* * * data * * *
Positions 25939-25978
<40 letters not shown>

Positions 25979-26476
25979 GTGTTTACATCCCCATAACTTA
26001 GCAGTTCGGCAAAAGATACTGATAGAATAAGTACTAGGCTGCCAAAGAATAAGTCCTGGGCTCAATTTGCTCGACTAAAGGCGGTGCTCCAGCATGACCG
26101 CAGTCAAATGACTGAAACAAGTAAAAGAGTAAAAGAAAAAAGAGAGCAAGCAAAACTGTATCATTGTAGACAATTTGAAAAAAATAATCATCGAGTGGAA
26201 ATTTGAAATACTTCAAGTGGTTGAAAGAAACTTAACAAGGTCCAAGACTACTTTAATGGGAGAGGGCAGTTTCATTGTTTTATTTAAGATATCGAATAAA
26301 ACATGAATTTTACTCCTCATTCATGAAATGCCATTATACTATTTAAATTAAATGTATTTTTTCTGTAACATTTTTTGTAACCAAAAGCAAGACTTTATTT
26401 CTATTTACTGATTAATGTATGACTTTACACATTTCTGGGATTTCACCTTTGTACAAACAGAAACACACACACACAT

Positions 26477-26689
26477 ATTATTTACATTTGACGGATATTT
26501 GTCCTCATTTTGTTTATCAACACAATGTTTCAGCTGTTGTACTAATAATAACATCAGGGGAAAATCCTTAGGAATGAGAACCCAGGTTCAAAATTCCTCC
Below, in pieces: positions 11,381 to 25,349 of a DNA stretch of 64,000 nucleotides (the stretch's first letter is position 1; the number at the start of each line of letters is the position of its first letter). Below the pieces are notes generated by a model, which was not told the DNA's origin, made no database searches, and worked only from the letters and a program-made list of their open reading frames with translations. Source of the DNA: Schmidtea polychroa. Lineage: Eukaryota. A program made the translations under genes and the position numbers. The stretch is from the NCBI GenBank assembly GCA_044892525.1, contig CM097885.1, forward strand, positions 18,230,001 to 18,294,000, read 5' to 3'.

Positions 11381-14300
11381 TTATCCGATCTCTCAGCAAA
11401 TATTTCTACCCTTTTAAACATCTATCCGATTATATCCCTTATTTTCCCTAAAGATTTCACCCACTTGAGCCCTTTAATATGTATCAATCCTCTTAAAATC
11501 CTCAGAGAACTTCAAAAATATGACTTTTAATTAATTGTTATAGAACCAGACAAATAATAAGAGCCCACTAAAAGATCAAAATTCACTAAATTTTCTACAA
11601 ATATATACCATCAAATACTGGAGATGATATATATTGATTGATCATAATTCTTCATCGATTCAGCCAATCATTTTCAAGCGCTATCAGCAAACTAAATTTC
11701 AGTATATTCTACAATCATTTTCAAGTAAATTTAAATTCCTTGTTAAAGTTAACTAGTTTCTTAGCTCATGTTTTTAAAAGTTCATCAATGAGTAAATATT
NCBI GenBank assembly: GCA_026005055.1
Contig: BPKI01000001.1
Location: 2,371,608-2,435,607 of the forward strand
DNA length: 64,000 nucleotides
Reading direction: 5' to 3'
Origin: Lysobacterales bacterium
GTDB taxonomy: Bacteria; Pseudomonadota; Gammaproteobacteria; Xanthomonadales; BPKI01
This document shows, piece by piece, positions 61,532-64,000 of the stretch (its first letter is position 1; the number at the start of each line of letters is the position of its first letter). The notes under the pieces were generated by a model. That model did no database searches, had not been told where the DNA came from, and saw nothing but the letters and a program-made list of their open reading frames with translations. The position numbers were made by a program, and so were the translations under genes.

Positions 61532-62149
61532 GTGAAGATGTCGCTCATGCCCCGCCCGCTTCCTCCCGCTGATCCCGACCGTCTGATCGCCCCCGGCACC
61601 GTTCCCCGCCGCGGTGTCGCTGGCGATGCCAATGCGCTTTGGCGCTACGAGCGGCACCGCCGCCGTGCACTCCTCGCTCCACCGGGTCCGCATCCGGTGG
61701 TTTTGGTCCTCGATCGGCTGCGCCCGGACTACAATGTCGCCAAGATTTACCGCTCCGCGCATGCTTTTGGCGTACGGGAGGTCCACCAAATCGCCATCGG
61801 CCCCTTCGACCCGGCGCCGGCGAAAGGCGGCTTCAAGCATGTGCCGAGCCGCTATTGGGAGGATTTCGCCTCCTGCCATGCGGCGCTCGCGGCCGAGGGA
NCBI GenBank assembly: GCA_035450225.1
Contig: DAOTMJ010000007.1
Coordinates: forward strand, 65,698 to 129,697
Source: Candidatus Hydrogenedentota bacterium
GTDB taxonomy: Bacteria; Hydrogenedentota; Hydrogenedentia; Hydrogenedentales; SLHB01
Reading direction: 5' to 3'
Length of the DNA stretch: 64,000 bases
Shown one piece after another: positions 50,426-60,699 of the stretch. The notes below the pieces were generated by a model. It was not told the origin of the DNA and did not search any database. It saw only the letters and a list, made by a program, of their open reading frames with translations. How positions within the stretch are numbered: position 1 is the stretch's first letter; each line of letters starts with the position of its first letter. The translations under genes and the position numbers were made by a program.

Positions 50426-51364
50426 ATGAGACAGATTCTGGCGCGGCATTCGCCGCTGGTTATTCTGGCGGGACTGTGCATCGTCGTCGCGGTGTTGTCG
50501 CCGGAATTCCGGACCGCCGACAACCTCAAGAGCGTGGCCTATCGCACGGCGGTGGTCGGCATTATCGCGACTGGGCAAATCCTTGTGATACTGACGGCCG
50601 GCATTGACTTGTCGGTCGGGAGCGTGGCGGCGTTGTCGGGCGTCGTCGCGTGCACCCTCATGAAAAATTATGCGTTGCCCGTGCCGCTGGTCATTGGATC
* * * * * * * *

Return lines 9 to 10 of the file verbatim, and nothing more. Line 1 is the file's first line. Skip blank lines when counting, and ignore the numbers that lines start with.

26401 CTATTTACTGATTAATGTATGACTTTACACATTTCTGGGATTTCACCTTTGTACAAACAGAAACACACACACACAT

Positions 26477-26689